Good quality alcohol and food make for good table-mates. But booze and food mixed together are an even better combination for connoisseurs of fine eating. From whiskey-laced pork to a Bolognese sauce tempered with red wine and the very common beer-battered tempura – alcohol is increasingly becoming a popular culinary ingredient.
A Drunken Dish?
It is hard to pin point when and where the use of alcohol as an ingredient first started, but several cultures in the world, both Western and Asian have been known to use alcohol for years. Alcohol is either used directly or indirectly by turning it into vinegar first.
A major part of the reason for the rising popularity of using alcohol as an ingredient can be attributed to the versatility of alcohol – it is not just a fuel for cooking, but can be used to braise, deglaze and finish. In my experience of cooking with food (and personal preference too), putting alcohol in a dish is not so much about ‘cooking’ as much as it is about flavouring. Try cooking pork with Jack Daniels and you will know what I mean.
The Right Coupling
The choice of alcohol that you use for a particular dish will mostly depend on the complimentary ingredients in the dish and the final product that is expected. When using red wine for cooking, for example, I always bring it to a boil first to strengthen the flavour. The alcohol should complement and bring out the basic flavours of the dish. Not overpower the core flavours. Also reducing the alcohol first helps to concentrate the flavours.
As with any food, keep it simple. Don’t drown the core ingredients in alcohol. Also, a good rule of thumb that makes experimentation easier (and more successful) is to pair light coloured alcohol (or beers, spirits or wine) with similar coloured food – whether it is meats or proteins, sauces or cheeses. Darker alcohol should be paired with darker foods.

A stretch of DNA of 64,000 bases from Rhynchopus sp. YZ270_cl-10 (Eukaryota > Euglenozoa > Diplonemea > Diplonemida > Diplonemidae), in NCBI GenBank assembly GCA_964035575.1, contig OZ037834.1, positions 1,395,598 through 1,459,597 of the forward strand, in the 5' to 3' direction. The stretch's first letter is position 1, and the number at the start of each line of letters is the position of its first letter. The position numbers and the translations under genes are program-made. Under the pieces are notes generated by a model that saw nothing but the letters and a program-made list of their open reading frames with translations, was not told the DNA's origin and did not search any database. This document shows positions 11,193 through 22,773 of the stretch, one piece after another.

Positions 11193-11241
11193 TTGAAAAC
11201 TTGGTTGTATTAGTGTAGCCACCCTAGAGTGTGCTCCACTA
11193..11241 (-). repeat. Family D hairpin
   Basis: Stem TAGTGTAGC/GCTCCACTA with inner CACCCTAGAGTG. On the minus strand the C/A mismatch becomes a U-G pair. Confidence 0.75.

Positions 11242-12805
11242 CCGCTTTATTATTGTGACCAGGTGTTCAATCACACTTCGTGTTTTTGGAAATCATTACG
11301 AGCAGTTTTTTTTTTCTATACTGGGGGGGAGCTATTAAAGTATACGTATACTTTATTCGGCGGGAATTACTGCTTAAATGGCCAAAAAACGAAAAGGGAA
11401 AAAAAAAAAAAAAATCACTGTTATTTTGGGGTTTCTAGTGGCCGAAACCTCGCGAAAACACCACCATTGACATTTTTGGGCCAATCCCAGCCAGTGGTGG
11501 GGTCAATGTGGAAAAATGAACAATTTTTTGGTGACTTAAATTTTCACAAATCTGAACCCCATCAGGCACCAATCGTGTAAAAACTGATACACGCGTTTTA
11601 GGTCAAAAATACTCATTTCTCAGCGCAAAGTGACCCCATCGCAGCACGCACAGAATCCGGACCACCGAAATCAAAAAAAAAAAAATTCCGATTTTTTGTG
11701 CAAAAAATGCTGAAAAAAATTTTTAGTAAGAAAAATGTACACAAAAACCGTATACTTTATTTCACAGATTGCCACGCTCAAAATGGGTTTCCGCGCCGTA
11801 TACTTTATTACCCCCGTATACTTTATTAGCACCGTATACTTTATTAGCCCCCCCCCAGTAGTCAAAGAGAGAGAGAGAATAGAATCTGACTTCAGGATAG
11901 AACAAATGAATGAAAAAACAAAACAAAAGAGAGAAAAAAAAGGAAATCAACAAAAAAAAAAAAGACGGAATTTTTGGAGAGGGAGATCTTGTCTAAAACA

While you raise a toast to mixing alcohol with your food, more literally, I would like to share a basic recipe as a good starting point. This Parsnip & Apple Soup with Cider Reduction is one of my personal favourites.
Parsnip & Apple soup with Cider Reduction
Preparation Time: 10 minutes
Cooking Time: 10 minutes
· Parsnips 500gms, thinly sliced
· Granny Smith apples 200gms, thinly sliced
· Cider 500ml
· Cream 250ml
· White onions 150gms
· Unsalted butter 80gms
· Sea salt to taste
· White pepper to taste
1. Sweat the sliced onions in butter with some sea salt. Add the thinly sliced parsnips.
2. When cooked half way through, add the diced apples. Meanwhile, reduce the cider by half and keep aside.
3. Add cream to the pan and simmer for 5 minutes. Blitz it in a blender.
4. Add the cider reduction while blending. Pass through a fine sieve.
5. Serve hot with some chopped parsley and diced apples.